Chapter 1:21-31 (ESV) - And they went into Capernaum, and immediately on the Sabbath he entered the synagogue and was teaching. And they were astonished at his teaching, for he taught them as one who had authority, and not as the scribes. And immediately there was in their synagogue a man with an unclean spirit. And he cried out, “What have you to do with us, Jesus of Nazareth? Have you come to destroy us? I know who you are—the Holy One of God.” But Jesus rebuked him, saying, “Be silent, and come out of him!” And the unclean spirit, convulsing him and crying out with a loud voice, came out of him. And they were all amazed, so that they questioned among themselves, saying, “What is this? A new teaching with authority! He commands even the unclean spirits, and they obey him.” And at once his fame spread everywhere throughout all the surrounding region of Galilee.
And immediately he left the synagogue and entered the house of Simon and Andrew, with James and John. Now Simon's mother-in-law lay ill with a fever, and immediately they told him about her. And he came and took her by the hand and lifted her up, and the fever left her, and she began to serve them.
Question to consider: Why does Mark repeatedly use the word “immediately”?
Throughout this first chapter, Mark has used the Greek word euthys (immediately). This chapter has less of an impact in the NIV translation because it uses a variety of phrases like “just then” and “without delay.” It’s been my experience in reading scripture that the repetition of the same phrase over and over again is an intentional literary device used for emphasis. In English, we have punctuation marks, and with the advent of computers, we have started to rely heavily on typographical stylings like italicized, bolded, or underlined text.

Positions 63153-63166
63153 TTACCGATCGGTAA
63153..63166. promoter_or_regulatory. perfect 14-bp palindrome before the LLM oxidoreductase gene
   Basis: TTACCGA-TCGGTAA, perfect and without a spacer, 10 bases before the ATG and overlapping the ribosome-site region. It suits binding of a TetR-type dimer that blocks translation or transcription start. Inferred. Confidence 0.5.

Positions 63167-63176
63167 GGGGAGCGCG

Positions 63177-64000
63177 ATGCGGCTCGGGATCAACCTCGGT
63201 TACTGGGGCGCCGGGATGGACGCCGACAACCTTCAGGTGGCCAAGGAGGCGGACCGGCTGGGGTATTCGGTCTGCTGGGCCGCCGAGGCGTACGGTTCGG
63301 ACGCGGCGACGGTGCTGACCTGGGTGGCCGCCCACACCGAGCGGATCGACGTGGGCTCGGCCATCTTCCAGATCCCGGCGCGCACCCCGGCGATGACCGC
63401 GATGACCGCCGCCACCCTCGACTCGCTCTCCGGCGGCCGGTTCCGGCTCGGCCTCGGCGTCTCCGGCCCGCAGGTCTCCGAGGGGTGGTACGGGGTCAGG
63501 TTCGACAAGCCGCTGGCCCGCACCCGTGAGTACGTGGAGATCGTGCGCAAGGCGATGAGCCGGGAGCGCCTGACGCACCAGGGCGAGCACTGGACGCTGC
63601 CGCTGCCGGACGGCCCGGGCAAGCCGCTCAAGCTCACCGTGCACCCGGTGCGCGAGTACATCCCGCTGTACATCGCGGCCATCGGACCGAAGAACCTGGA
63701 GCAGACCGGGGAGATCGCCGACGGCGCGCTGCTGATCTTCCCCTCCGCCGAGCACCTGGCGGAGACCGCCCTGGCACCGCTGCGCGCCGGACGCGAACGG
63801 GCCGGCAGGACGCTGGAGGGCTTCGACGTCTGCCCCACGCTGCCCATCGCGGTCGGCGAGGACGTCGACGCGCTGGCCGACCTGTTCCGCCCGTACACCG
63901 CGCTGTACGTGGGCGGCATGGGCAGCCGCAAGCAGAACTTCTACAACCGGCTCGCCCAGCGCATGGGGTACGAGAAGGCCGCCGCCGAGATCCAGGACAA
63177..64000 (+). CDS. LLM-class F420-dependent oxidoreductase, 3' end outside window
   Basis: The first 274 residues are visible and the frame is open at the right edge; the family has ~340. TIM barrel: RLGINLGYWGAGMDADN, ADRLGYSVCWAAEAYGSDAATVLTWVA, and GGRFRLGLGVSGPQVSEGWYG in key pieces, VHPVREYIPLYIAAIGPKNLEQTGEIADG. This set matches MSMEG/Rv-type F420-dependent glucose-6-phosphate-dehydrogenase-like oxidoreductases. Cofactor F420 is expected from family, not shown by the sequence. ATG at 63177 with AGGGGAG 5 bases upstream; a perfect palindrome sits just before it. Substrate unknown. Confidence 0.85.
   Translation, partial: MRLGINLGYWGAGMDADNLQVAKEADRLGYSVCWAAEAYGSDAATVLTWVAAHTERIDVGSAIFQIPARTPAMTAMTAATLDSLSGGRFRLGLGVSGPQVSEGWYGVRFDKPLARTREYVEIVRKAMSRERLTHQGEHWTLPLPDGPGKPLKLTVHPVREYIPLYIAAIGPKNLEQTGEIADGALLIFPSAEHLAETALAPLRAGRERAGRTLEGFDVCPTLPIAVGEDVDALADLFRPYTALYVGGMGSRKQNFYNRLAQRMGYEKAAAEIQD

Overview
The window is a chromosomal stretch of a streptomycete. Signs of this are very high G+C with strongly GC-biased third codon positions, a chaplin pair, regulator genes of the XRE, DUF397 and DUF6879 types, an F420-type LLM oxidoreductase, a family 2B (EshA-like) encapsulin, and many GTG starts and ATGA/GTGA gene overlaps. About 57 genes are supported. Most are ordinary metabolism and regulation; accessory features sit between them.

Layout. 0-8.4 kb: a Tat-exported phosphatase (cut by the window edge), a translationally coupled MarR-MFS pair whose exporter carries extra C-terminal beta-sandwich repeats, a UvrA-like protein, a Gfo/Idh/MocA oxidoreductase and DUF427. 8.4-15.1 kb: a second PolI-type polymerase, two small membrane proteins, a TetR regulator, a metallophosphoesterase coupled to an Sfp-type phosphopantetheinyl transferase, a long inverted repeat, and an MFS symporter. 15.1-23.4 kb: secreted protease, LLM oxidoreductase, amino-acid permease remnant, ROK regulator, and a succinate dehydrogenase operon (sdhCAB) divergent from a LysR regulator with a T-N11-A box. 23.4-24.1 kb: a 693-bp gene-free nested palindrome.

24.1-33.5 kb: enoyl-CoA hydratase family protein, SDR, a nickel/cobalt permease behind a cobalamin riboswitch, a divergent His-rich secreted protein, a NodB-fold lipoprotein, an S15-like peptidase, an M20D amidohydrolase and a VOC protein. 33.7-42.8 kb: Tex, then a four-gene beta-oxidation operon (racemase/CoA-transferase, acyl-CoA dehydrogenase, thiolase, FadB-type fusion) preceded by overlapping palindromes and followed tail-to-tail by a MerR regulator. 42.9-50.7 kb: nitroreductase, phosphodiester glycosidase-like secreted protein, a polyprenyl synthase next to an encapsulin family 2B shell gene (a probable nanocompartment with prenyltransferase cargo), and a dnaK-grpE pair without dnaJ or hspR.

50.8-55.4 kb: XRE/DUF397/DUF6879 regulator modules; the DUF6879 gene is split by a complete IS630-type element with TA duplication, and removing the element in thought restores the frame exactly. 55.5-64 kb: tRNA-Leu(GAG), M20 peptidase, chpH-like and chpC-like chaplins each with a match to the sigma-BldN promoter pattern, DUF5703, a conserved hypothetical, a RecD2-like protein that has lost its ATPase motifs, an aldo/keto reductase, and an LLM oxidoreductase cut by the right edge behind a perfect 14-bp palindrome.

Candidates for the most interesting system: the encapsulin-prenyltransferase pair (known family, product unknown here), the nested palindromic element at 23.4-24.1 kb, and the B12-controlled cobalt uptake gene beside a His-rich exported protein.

Ultimately, Mark used this word eleven times in this first chapter. It’s used other times throughout this gospel account but not nearly as often as this first chapter. So why would Mark emphasize this word, immediately? Many think Mark was highlighting Peter as a “man of action.” After all, he was the one who got out of the boat. He was the one who spoke first when the other disciples were hesitant to say anything. He was the one who drew a sword to protect Jesus when the soldiers came.
I’d also submit that Mark was emphasizing the confidence that Peter had that Jesus was their long awaited Messiah. When Jesus called them, they followed without hesitation. When Jesus came into Peter and Andrew’s synagogue to teach, there was no question of His right to do so, and His command of the scriptures amazed those who listened. When He preached, the demons recognized Him and were forced to obey. Without hesitation, the four new disciples asked for the healing of Peter’s mother-in-law after witnessing His power over the unclean spirits, and without hesitation, she was restored to health.
Almost 500 years had passed since the words of Malachi promised the forerunner to the Messiah, but once he came and revealed the Son of God, the kingdom of heaven began forcefully and confidently advancing toward the Day of the Lord.
Dear heavenly father, thank You for revealing Your Son in a way that removed all doubt that Your promises had come to pass. We ask that You instill in us the same confidence and urgency to bring Your good news of salvation to those around us. Amen.